Financial aid for players adds to winning culture at FC Dallas Youth
There is always a cost with playing soccer in the United States. Whether it is shoes, shin guards, gas, or registration fees, the game has increasingly more expensive for players and families to take part in.
Among the growing number of clubs nationwide trying to buck that trend is FC Dallas Youth, which has historically shown a willingness to help players cover the cost of being a part of its program. As the club continues to gain more attention for its success on the pitch, its efforts off of the pitch have quietly been one of the driving forces behind the growth of the empire.
Dating back to the founding of its youth club in 2005, and the U.S. Soccer Development Academy program in 2008, FC Dallas has consistently shown prowess in developing young talent. In just a limited amount of time, the club has racked up four Development Academy national titles, two at the U-15/16 level and two at the U-17/18 level. This past season, FC Dallas teams won both of the USSDA’s coveted championships.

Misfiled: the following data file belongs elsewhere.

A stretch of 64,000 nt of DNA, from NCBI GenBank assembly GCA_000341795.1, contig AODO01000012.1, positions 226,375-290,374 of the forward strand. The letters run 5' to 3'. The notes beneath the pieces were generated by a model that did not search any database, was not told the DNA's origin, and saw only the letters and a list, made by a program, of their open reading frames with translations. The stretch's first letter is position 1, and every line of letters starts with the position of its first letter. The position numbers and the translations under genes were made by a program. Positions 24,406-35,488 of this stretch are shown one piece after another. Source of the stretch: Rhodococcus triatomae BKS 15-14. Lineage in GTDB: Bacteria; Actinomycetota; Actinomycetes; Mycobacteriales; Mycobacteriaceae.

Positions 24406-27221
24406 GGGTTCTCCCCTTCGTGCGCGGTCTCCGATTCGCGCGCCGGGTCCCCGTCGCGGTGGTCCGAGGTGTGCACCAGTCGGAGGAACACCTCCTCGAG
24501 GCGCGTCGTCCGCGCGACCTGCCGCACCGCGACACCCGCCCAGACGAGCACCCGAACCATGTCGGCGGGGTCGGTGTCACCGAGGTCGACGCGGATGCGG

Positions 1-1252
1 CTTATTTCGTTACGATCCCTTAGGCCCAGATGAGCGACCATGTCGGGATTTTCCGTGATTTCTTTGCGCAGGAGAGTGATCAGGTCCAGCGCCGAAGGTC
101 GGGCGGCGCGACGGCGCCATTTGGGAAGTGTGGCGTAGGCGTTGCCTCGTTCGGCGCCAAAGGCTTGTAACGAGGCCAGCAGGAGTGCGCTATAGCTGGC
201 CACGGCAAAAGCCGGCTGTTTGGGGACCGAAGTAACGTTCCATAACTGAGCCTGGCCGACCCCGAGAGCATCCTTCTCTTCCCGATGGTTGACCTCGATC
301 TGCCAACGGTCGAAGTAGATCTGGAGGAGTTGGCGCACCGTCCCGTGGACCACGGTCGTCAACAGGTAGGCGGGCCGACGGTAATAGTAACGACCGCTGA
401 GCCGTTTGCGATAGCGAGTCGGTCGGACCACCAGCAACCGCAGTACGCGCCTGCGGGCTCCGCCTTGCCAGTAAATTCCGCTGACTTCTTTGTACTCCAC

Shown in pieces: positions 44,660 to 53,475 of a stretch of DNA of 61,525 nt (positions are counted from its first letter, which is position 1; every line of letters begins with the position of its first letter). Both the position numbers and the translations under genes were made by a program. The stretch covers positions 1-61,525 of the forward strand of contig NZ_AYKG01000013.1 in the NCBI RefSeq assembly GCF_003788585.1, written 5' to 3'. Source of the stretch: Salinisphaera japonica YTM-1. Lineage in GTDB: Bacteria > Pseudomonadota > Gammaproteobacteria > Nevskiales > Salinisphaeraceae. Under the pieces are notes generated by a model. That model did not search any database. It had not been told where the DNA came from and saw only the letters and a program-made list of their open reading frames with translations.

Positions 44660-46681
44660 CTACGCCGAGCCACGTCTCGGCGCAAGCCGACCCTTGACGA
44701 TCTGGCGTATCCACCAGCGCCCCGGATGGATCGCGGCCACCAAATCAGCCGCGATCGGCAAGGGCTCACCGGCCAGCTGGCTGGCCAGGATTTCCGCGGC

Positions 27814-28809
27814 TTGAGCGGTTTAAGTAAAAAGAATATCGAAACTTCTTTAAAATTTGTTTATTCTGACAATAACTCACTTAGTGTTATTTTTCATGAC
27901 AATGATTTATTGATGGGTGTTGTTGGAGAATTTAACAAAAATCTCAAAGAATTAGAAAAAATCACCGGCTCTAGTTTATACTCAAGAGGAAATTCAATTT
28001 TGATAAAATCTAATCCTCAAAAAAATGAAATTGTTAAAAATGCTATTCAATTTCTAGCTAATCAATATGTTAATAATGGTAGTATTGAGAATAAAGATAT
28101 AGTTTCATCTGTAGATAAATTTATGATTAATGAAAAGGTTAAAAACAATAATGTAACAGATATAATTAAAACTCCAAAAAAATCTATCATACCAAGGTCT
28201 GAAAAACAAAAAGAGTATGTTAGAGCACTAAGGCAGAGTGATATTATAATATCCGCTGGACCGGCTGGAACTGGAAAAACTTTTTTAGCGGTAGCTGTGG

FC Dallas has also gone on to sign 15 Major League Soccer Homegrown Players, which is the most in the league, and well over 40 Academy players have received NCAA Division I men’s soccer scholarships. Additionally, more than 30 total FC Dallas Academy players have appeared with the youth national teams of the United States, Canada or Mexico.
On the girls’ side, FC Dallas Youth teams have had increasingly impressive performances in US Youth Soccer state, regional and national competitions, while the club has also emerged as one of the ECNL’s top programs. Two FC Dallas ECNL players — Reyna Reyes (MEX) and Taryn Torres (USA) — will represent their countries at the upcoming FIFA U-17 Women’s World Cup.
How has Dallas been so successful in such a competitive market?
“The culture of youth soccer here in Dallas has helped us immensely,” said Chris Hayden, Vice President of FC Dallas Youth. “There have been a large number of teams that have had success at the domestic level dating back 20-30 years, so we already had a competitive structure in place prior to getting involved in youth soccer. Playing soccer year-round here also helps, as does the continued upgrade of facilities. We have a world-class facility here at the [Toyota Park] soccer complex and stadium.
“Our owners, the Hunts, have also been big believers in the youth pathway. Getting involved in youth soccer was a bit of a risk and they took it, several years before the MLS mandate,” Hayden added. “We were already ahead of the game before a lot of teams and had a good structure to start developing young players so that when we did form an academy we probably had a jump on some of our peers, in terms of talent and quality of teams. It also helps that pretty much all of our professional staff that we have worked in youth soccer in our youth club at one point.”